In the spirit of the familiar cliché, “history repeats itself,” this historical study truly informs the current practice of policymakers and practitioners.  As a Boston educator, I was struck by the parallels between today’s conversations of equality and achievement gaps and those of three decades ago.  This book provides a sobering reminder that the contentious issues of special education inclusion, bilingual education, compensatory education, school funding, and accountability policy have gone relatively unresolved for over a half century.  Nelson, to his credit, though, does make sense of these timely issues and of how they relate to one another.  His case study is clear and accessible to most audiences, but grows quite repetitive.  While on one hand, the repetition helps the reader understand some subtle and tedious issues, it also lengthens a tedious and subtle read.  Nonetheless, this book is absolutely required reading for anyone shaping policy in the Boston Public schools and is surely recommended for urban school reformers at large.

Indeed, in The Elusive Ideal, Nelson makes a noble effort at answering tough questions of education equality.  In the end, we are left with the same questions that puzzle today’s policymakers: Is equality measured in educational inputs or academic outputs?  How does one most efficiently navigate conflicting state, federal, and local policies?  What is the best way to measure educational outcomes?  To what extent do services for at-risk subgroups counterbalance one another?  How should state and federal compensatory education funds be distributed?  Nelson compares this work of education reform to a Rubric’s cube—just as you think you are making progress you look at the underside of your work and are reminded of your shortcomings.  He speculates that this book “has filled in two or three sides of the puzzle” (p. 254).  I anticipate that it will greatly inform the practice of those working to fill in the rest.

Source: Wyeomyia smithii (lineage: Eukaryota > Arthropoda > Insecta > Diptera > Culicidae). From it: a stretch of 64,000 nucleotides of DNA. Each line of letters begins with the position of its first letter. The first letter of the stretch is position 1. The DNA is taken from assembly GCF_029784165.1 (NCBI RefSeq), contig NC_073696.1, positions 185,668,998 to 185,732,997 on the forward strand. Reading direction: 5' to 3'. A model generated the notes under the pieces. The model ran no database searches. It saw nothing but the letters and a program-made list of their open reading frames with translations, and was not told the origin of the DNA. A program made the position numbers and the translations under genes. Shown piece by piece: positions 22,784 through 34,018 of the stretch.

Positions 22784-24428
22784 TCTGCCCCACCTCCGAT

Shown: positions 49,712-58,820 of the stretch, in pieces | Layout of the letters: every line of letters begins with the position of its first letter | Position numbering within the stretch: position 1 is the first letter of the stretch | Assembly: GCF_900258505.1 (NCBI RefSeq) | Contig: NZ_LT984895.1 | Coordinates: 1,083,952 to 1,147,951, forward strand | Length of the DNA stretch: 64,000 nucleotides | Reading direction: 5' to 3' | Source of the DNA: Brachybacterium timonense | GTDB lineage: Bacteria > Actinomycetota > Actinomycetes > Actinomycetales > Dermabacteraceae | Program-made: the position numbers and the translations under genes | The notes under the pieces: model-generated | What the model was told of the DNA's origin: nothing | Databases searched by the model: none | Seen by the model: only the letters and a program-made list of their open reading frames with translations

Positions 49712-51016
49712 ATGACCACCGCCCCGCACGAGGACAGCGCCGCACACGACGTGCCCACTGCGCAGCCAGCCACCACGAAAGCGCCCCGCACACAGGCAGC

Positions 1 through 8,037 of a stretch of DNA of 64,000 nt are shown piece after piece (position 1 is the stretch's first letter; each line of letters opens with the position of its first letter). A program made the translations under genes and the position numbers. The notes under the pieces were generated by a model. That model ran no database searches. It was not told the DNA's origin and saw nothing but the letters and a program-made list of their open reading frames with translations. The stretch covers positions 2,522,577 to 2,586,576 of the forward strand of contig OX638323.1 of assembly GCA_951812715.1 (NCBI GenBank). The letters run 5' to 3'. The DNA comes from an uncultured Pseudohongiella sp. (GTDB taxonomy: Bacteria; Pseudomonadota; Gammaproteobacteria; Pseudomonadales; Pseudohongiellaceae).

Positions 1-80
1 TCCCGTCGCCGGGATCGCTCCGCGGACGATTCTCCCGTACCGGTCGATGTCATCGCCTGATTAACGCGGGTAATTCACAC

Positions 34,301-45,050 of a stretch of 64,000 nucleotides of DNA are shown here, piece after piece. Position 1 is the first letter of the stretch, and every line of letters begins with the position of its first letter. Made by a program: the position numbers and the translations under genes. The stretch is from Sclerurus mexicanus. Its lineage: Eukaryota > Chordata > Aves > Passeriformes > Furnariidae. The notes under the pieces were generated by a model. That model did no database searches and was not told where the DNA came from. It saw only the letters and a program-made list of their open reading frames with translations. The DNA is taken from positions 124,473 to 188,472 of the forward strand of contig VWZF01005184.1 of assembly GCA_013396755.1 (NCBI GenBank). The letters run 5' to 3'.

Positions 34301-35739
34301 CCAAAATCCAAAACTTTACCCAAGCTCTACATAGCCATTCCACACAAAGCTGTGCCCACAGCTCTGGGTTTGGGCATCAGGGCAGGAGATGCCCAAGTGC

Cite This Article as: Teachers College Record Volume 108 Number 5, 2006, p. 881-885
https://www.tcrecord.org ID Number: 12132, Date Accessed: 12/3/2021 1:43:33 AM

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About the Author
  • Christopher Stapel
    Boston Community Leadership Academy
    E-mail Author
    CHRISTOPHER STAPEL is a mathematics teacher and advisor at the Boston Community Leadership Academy, a pilot high school of the Boston Public Schools. He holds an Ed.M. in Education Policy and Management from the Harvard Graduate School of Education. He is currently constructing a toolkit and resource manual for organizations serving rural sexual minority youth. In addition to urban education reform, his research interests include college access for rural students, gay and lesbian issues in education, and race and class inequality.